Is this pipe under a sink? If it is, just open up the wall or floor, remove the "swollen" part, and sweat in a new section of 1/2" copper line.
Then, problem permanently solved...a standard compression valve will work on it.
Good Luck!
Mike
 
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Old 06-10-04, 04:59 PM
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Hi, You said you sweated off the supply valve and now you are trying to replace it with a compression type valve? If this is the case solder will be left on the pipe and the ferrul will not go over it. I would suggest you sand the pipe and sweat on an adapter.1/2" copper to 1/2" male threaded and then install a angle stop with 1/2" female theads.
Goodd Luck Woodbutcher
 
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Old 06-15-04, 03:04 AM
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Finally got it fixed

A long process, but the water is now on. When I measured the tubing with a vernier caliper, it measured 11/16 OD and 5/8 ID. Obviously no fittings for that, and sanding it down was not an option. Ultimately, I used a flaring clamp to hold the tubing while I tapped a swag into the tubing to enlarge it enough to accept standard 1/2" copper tubing, and from there on it was a standard fix with a 1/2" compression angle stop. Just thought that I'd report back in case anyone else runs into this odd size tubing, or this type of problem.
 
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Old 06-16-04, 11:50 AM
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Originally Posted by Mull3125
in fact, when I compared the ferrules from a 1/2" and 5/8" compression fitting, they looked exactly the same to me.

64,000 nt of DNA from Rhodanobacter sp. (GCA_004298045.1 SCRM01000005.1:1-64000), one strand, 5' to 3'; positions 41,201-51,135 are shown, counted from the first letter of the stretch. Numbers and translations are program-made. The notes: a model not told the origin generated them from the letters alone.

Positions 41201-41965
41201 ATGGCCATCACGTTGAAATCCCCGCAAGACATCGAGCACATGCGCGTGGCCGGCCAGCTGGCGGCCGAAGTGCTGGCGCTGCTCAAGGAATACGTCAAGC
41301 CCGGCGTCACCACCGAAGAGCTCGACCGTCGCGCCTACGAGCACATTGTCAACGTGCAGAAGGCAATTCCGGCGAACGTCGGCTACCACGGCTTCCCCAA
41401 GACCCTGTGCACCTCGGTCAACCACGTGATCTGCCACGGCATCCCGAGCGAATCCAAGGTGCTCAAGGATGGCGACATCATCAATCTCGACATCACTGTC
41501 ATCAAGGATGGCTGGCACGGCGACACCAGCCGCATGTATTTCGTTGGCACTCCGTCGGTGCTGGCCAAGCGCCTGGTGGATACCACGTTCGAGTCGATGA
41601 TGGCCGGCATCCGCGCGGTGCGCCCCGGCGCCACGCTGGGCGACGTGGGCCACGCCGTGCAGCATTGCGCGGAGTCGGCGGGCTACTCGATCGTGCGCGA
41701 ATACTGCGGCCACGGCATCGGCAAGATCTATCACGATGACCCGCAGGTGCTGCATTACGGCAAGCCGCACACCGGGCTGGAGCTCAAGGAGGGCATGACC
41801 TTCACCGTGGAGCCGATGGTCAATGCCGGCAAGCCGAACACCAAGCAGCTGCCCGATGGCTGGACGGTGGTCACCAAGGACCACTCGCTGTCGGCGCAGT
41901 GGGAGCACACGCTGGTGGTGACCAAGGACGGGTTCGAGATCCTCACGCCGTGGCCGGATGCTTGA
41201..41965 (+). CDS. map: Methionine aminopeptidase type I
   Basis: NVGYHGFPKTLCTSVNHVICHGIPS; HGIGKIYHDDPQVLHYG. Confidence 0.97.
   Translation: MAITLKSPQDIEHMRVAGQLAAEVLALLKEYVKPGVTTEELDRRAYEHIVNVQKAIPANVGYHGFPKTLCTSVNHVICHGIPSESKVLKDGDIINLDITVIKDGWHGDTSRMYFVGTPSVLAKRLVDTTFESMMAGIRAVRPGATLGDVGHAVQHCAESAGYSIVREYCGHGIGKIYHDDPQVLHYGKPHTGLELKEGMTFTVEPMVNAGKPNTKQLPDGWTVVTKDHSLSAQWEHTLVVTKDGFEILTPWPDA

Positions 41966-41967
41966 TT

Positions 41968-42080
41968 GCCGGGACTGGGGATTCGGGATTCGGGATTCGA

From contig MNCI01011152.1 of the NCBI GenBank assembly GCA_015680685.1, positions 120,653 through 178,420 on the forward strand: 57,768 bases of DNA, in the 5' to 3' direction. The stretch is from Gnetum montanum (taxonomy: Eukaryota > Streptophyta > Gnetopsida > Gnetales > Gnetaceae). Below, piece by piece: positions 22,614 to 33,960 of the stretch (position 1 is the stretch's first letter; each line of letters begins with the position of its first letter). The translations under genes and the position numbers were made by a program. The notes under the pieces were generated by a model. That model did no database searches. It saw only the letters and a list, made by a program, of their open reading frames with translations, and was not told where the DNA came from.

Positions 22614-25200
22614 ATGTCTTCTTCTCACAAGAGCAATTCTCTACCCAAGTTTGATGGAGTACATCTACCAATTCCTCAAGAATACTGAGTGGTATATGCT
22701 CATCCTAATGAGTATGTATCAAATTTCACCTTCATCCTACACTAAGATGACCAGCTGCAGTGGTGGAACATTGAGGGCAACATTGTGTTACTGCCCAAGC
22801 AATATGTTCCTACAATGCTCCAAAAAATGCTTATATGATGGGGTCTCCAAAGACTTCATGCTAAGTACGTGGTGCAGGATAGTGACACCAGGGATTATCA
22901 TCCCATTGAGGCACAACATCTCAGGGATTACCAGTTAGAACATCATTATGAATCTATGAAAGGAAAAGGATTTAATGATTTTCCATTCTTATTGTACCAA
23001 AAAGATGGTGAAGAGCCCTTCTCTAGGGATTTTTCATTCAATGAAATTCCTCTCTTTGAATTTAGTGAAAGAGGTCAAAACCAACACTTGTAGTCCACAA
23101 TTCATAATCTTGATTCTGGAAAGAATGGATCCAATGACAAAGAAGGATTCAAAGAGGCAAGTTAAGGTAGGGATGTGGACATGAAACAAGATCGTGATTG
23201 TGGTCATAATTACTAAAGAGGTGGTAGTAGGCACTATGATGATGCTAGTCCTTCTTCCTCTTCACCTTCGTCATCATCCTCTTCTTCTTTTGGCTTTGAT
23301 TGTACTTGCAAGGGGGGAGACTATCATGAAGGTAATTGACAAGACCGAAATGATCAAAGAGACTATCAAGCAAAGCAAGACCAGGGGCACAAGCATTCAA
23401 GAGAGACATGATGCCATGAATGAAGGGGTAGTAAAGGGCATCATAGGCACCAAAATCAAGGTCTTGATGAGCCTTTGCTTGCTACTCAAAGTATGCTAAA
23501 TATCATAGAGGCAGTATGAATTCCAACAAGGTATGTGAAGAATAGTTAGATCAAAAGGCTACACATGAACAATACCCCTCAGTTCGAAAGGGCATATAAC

My guess is that someone messed up and put 1/2 fittings back into the 5/8" spot. There should be a noticable size difference in the ferrules.
 
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Old 06-16-04, 12:25 PM
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There really is no mystery when dealing with tubing sizes as opposed to pipe size.

In our rural town I am known as the wierd fitting guy because I work with tube sizes on a daily basis.
The actual dimension is no different than pipe sizes, it's just a different name.
3/8" and smaller is normally soft drawn and sold in the lumber yards as 3/8 with an od of 3/8".
My sizes are;................................ 1/2. 5/8, 3/4, 7/8, 1 1/8, 1 3/8, etc.
Pipe size for these same ones are;... 3/8, 1/2, 5/8, 3/4, 1, 1 1/4, etc.
The corresponding sizes are the same od and use the same fittings.

You must go by od when determining tubing or copper pipe sizing.
Id is meaningless due to different wall thickness, the same as it is for steel pipe. Fittings go by od.
What really messes a lot of folks around here is some older mobile homes use an extremely thick wall pipe. Not sure why............ maybe freeze resistance?

Mull,